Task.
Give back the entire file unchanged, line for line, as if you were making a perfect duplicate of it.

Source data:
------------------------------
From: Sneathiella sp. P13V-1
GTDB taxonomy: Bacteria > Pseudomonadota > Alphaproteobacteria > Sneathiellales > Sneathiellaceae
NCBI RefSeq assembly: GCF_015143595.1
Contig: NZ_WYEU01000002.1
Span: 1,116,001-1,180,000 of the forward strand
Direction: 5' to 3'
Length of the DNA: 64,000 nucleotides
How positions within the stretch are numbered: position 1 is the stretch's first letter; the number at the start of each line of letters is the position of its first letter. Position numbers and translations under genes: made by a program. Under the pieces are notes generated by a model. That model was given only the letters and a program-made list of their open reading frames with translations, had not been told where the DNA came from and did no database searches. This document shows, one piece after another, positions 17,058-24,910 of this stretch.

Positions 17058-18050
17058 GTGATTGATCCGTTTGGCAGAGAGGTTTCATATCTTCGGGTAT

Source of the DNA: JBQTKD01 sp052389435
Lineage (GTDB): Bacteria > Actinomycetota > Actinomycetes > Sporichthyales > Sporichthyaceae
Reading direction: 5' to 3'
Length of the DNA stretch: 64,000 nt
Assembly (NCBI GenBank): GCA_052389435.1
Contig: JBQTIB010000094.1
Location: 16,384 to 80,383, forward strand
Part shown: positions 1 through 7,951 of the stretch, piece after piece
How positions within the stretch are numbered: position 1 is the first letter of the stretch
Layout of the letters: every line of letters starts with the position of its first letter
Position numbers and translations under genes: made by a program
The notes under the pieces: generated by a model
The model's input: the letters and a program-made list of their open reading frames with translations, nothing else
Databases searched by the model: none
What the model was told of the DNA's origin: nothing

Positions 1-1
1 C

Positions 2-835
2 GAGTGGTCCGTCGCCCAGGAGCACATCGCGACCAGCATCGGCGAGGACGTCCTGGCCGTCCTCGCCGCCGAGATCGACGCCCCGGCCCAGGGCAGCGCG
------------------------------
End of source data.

From: Sneathiella sp. P13V-1
GTDB taxonomy: Bacteria > Pseudomonadota > Alphaproteobacteria > Sneathiellales > Sneathiellaceae
NCBI RefSeq assembly: GCF_015143595.1
Contig: NZ_WYEU01000002.1
Span: 1,116,001-1,180,000 of the forward strand
Direction: 5' to 3'
Length of the DNA: 64,000 nucleotides
How positions within the stretch are numbered: position 1 is the stretch's first letter; the number at the start of each line of letters is the position of its first letter. Position numbers and translations under genes: made by a program. Under the pieces are notes generated by a model. That model was given only the letters and a program-made list of their open reading frames with translations, had not been told where the DNA came from and did no database searches. This document shows, one piece after another, positions 17,058-24,910 of this stretch.

Positions 17058-18050
17058 GTGATTGATCCGTTTGGCAGAGAGGTTTCATATCTTCGGGTAT

Source of the DNA: JBQTKD01 sp052389435
Lineage (GTDB): Bacteria > Actinomycetota > Actinomycetes > Sporichthyales > Sporichthyaceae
Reading direction: 5' to 3'
Length of the DNA stretch: 64,000 nt
Assembly (NCBI GenBank): GCA_052389435.1
Contig: JBQTIB010000094.1
Location: 16,384 to 80,383, forward strand
Part shown: positions 1 through 7,951 of the stretch, piece after piece
How positions within the stretch are numbered: position 1 is the first letter of the stretch
Layout of the letters: every line of letters starts with the position of its first letter
Position numbers and translations under genes: made by a program
The notes under the pieces: generated by a model
The model's input: the letters and a program-made list of their open reading frames with translations, nothing else
Databases searched by the model: none
What the model was told of the DNA's origin: nothing

Positions 1-1
1 C

Positions 2-835
2 GAGTGGTCCGTCGCCCAGGAGCACATCGCGACCAGCATCGGCGAGGACGTCCTGGCCGTCCTCGCCGCCGAGATCGACGCCCCGGCCCAGGGCAGCGCG